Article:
repousee-msg - 11/19/99
Period process or hammering out an object from the backside once the object is stuck to a pitch/plaster mixture in a pitchbowl.
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Mark S. Harris AKA: THLord Stefan li Rous
Stefan at florilegium.org
Date: Tue, 22 Dec 1998 12:17:18 -0500
From: rmhowe <magnusm at ncsu.edu>
To: sca-arts at raven.cc.ukans.edu
Maggie Allen wrote:
> Pardon my ignorance but what is Repousee?
The process of hammering metal out from the _backside_ once it has been
stuck to a pitch/plaster mixture in a pitchbowl. Chasing is basically
touching it up from the front. In either case punches and a hammer are
used. It produces raised decorations in sheet metals. They can be flat
to begin with or even bowls or raised objects like vases - in which
case you might use a snarling iron.
Ok, what is a snarling iron? A snarling iron is a double bent piece
of steel which sits horizontally out from a vise. One bend goes down
into the vise and is held there. The other end goes vertically up and
is shaped into whatever is appropriate for the design you wish to
raise on the surface of the vessel. One places the vessel over the
iron, feels by tipping it a bit where the iron tip is touching and
whacks the iron with a hammer, thus causing it to rebound and bump
up the surface of the vessel. Once sufficient metal has been raised
it is generally refined (chased) by filling the vessel with pitch
and hammering the metal back with punches to bring out the detail.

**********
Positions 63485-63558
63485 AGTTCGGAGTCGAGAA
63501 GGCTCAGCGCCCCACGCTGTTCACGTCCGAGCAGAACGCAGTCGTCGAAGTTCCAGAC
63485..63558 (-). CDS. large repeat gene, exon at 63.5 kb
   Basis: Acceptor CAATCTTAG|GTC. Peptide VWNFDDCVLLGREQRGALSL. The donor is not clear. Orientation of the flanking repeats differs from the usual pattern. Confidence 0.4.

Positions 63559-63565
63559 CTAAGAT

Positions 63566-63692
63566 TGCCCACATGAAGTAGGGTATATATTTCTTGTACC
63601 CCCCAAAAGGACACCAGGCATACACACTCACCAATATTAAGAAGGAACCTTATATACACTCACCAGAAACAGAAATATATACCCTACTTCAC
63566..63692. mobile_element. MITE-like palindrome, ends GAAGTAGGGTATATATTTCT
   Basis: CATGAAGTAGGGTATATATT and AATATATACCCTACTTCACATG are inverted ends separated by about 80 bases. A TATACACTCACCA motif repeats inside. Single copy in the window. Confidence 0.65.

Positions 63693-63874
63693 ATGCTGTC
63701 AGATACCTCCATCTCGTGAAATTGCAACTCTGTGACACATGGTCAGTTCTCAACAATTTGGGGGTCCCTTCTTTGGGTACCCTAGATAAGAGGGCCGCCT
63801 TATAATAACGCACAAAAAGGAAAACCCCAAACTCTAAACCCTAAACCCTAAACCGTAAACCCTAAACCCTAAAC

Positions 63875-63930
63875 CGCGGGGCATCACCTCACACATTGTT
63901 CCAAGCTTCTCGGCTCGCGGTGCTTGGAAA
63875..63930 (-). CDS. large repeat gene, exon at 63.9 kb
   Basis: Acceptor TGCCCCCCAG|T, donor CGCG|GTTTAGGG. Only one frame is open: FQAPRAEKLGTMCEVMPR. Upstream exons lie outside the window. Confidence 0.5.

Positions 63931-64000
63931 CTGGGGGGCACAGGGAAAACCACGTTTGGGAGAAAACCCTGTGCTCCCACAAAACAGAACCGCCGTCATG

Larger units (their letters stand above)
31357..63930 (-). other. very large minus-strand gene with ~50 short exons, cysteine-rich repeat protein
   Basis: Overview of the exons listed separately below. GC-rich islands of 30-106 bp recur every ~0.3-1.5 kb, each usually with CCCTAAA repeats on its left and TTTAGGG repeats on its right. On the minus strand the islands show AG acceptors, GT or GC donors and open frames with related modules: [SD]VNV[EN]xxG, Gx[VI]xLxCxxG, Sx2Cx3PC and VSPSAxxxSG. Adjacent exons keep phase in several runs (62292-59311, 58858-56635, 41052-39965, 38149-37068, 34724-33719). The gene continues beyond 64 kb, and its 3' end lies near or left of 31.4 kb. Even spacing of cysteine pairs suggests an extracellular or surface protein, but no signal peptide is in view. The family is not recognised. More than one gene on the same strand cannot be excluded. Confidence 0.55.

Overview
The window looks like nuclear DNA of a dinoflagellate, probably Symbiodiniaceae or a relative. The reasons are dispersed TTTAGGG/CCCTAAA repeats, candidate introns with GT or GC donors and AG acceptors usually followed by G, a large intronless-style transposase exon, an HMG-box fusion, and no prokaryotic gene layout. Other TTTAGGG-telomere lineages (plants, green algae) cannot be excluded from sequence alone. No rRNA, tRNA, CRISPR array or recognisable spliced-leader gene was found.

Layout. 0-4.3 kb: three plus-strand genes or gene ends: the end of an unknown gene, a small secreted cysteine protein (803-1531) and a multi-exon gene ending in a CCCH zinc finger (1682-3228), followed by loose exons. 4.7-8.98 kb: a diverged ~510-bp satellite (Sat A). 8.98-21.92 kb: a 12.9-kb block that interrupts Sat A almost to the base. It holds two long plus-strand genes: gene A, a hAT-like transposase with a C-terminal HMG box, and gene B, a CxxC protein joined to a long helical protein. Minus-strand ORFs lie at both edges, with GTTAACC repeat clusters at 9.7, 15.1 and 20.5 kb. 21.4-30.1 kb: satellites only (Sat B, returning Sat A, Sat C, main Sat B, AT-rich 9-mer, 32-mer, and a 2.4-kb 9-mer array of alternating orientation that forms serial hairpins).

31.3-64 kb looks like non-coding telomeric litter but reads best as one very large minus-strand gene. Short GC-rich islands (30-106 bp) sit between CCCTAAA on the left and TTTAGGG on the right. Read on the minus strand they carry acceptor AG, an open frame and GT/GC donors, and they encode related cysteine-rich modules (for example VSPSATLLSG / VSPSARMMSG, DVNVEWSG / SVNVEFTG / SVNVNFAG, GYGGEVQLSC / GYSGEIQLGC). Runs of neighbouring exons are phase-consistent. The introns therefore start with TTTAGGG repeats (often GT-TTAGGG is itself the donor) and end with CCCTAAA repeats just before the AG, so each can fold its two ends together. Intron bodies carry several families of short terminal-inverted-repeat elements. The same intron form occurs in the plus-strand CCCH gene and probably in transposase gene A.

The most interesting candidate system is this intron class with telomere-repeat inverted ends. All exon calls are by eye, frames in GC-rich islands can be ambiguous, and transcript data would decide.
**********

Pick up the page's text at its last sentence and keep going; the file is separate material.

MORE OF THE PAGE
Why do you use pitch? You use pitch because it has the ability to
hold the metal without deforming it while it has the ability to give
under the blows of the punch and hammer. One melts the pitch carefully
with a torch and sticks the metal to it - or one melts the pitch in
a double boiler and pours it into it. One heats the metal to unstick
it or pour it out. One uses a 'soft' flame to heat the metal, not a
high temperature torch. One does _not_ heat the pitch from below in
an ordinary pan unless one likes being covered with very hot sticky
tar. Gases will build up under it.
You can also use a bell hammer to beat out the surface in a vessel.
A Bell hammer is basically shaped like a P without the straight
continuation of the line in front of the curve of the P. It generally
has a ball at the end of the curve. One carefully swings it inside
the object to raise the surface. You generally still end up chasing